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D.iet & H.ealth : C.ancer Last Updated: Nov 12th, 2006 - 20:38:00


Fatty Fish Consumption Linked to Reduced Kidney Cancer Risk
By Kathy Jones
Sep 20, 2006, 10:54

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20 Sep, (foodconsumer.org) - Consuming a high amount of fatty fish may reduce the risk of the most common type of kidney cancer, according to Swedish researchers. Fatty fish like salmon and sardines contain a high amount of omega-3 fatty acids and may play a role in reducing the risk of renal cell carcinoma, the researchers added.

The large study conducted over a period of 15 years compared the benefits of fatty and lean fish consumption. Specifically the study was designed to examine the impact of eating fatty fish on kidney.

Previous studies have tried to analyze the benefits of consuming fish on risk reduction of cancer. However it may be noted that all these studies looked at fish in general and did not separate them as fatty fish and lean fish.

This distinction is important, according to Alicja Wolk and colleagues of the Karolinska Institutet in Stockholm. Fatty fish contain 20-30 times more omega-3 fatty acids than lean fish. Additionally fatty fish has three to five times higher content of vitamin D than lean fish.

Earlier studies have documented that serum vitamin D levels are linked with development and progression of renal cell carcinoma.

The current first of its kind study involved 61,433 women from the Swedish Mammography Cohort, a population-based prospective cohort study that began March 1, 1987. All women were aged 40 to 76 years and did not have any previous diagnosis of cancer at the beginning of the study.

Researchers at the Karolinska University in Sweden handed out 67-item food-frequency questionnaire for all participants. The questionnaire was filled at the start of the study and in September 1997. Researchers set out to find the association between the consumption of fatty fish, lean fish and seafood and the incidence of renal cell carcinoma in these women.

Fatty fish included salmon, herring, sardines, and mackerel; lean fish included cod, tuna and fresh water fish; and seafood included shrimp, lobster and crayfish.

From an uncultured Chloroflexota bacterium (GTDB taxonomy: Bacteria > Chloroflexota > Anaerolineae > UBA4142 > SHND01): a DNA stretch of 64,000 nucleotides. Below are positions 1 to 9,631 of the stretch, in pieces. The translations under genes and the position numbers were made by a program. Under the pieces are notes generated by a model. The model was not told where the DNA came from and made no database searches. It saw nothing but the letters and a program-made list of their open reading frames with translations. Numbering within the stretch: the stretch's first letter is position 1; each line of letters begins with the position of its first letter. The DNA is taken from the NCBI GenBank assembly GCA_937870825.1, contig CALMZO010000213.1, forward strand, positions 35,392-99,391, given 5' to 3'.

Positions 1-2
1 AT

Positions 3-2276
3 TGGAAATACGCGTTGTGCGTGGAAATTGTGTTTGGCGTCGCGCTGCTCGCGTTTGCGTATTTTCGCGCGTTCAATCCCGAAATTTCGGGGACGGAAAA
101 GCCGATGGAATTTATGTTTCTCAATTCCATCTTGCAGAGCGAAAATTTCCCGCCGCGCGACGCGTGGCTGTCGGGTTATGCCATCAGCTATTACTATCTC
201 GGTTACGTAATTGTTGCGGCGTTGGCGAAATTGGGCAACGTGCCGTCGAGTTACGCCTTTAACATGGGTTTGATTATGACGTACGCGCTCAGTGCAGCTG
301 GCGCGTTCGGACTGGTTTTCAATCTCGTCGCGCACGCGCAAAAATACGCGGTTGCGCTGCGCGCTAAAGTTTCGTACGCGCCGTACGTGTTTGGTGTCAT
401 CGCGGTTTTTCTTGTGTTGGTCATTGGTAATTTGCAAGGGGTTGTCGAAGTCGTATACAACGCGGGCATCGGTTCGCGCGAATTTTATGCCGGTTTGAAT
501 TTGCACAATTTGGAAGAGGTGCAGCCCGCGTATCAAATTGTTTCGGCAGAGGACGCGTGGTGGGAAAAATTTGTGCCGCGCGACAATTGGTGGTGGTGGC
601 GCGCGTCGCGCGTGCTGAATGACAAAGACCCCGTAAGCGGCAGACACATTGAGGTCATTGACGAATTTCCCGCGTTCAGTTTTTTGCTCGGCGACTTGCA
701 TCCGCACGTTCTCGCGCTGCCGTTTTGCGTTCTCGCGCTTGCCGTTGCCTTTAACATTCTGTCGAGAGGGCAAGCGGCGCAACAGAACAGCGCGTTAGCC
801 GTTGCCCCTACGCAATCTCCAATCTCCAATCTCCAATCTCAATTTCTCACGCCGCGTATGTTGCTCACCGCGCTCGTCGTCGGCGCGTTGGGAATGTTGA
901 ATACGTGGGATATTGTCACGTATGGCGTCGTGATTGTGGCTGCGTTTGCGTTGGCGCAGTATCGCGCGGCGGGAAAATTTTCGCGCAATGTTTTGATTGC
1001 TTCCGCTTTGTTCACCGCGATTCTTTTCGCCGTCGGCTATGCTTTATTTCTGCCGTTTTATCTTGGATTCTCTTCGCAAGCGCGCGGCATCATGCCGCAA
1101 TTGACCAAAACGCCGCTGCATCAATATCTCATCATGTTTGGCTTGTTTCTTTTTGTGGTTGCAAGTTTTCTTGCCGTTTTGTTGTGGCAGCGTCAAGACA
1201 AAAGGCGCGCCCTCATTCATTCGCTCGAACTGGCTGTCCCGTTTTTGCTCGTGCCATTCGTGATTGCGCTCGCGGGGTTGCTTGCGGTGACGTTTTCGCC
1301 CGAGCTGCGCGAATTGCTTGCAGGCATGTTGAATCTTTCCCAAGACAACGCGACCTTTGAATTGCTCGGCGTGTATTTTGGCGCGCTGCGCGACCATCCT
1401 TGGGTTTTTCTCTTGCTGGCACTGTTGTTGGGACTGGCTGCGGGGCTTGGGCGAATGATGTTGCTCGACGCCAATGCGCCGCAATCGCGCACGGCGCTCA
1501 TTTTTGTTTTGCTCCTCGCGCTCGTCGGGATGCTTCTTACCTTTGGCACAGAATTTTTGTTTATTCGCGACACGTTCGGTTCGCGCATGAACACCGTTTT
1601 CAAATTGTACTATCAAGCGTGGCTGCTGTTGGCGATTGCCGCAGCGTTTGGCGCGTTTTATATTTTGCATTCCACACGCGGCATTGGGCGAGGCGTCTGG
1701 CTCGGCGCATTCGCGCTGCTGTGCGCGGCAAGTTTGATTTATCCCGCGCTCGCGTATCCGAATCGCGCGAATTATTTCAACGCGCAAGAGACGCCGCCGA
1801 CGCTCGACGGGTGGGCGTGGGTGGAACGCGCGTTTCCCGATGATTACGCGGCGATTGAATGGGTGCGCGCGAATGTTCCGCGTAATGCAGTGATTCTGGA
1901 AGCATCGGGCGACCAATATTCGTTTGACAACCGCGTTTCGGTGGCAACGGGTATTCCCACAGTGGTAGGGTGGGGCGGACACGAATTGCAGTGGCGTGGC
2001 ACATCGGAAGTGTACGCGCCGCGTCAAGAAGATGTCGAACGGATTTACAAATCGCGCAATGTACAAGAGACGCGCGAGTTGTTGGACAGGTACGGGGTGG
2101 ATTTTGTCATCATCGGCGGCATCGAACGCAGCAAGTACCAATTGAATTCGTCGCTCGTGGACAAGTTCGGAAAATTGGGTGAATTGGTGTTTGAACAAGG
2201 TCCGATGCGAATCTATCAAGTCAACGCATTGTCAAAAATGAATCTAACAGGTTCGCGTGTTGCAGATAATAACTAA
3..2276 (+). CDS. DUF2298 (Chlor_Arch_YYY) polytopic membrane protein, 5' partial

In the follow-up period of 15 years, there were 150 cases of kidney cancer recorded in this group. The researchers found that women who ate at least one serving of fatty fish in a week had a 44 percent less chance of developing kidney cancer.

No such link was found between consumption of lean fish and seafood and kidney cancer incidence.

"Women who reported consistent long-term consumption of fatty fish at baseline and 10 years later had a statistically significant 74 percent lower risk," the authors said in their paper published in the Sept. 20 issue of the Journal of the American Medical Association.

"Our results support the hypothesis that frequent consumption of fatty fish may lower the risk of renal cell cancer possibly due to increased intake of fish oil rich in eicosapentaenoic acid and docosahexaeneoic acid as well as vitamin D."

Eugenia Calle, director of analytic epidemiology for the American Cancer Society said the study was significant. "There is very little published on this topic -- it may be the only study to look at fatty fish and kidney cancer," she said.

But the study had certain limitations. The authors admit that there may be issues since the self-administered questionnaire may have misclassified several types of fish. This is because observational data can be wrong, they said, adding that another shortcoming was that they did not analyze the omega-3 fatty acids and vitamin D intakes directly.

Therefore the nature of their conclusions is merely speculative, they said. Another possible limitation was that the study included women and did not mention men.

"Our results, however, require confirmation because this is the first epidemiological study addressing this issue," they said.

Omega-3 fatty acids are considered essential fatty acids, which means that they are essential to human health but cannot be manufactured by the body. They are most abundantly found in fish and are associated with reducing the risk of several diseases including heart disease and strokes.

The association between omega-3 fatty acids and reduced risk of cancers somewhat flimsy. However a study published in The Lancet in May 2001 had suggested that these fatty acids reduced the risk of prostate cancer. Karolinska University researchers led by Dr Paul Terry had found this association.

In 2002 another research team from Norway had presented findings that the fatty acids found in fish crippled the mitochondria in certain types of cancer cells, making the cells commit suicide. This research led by Hilde Heimli at the Institute for Nutrition Research at the University of Oslo was presented in October 2002.

The results are encouraging, Ms Calle said, but added that kidney cancer was not all that common in the US. "This is not a common cancer, so the public health impact is not as great as it would be, say, for breast, lung, prostate," she said, adding, "if [fatty fish] were associated with a decreased risk of additional cancers, that would be a very important message."

Currently dietary recommendations issued by the American Cancer Society do not include any instructions for the type of fish to consume. "As more data become available, our dietary recommendations are reviewed and updated," she explained.




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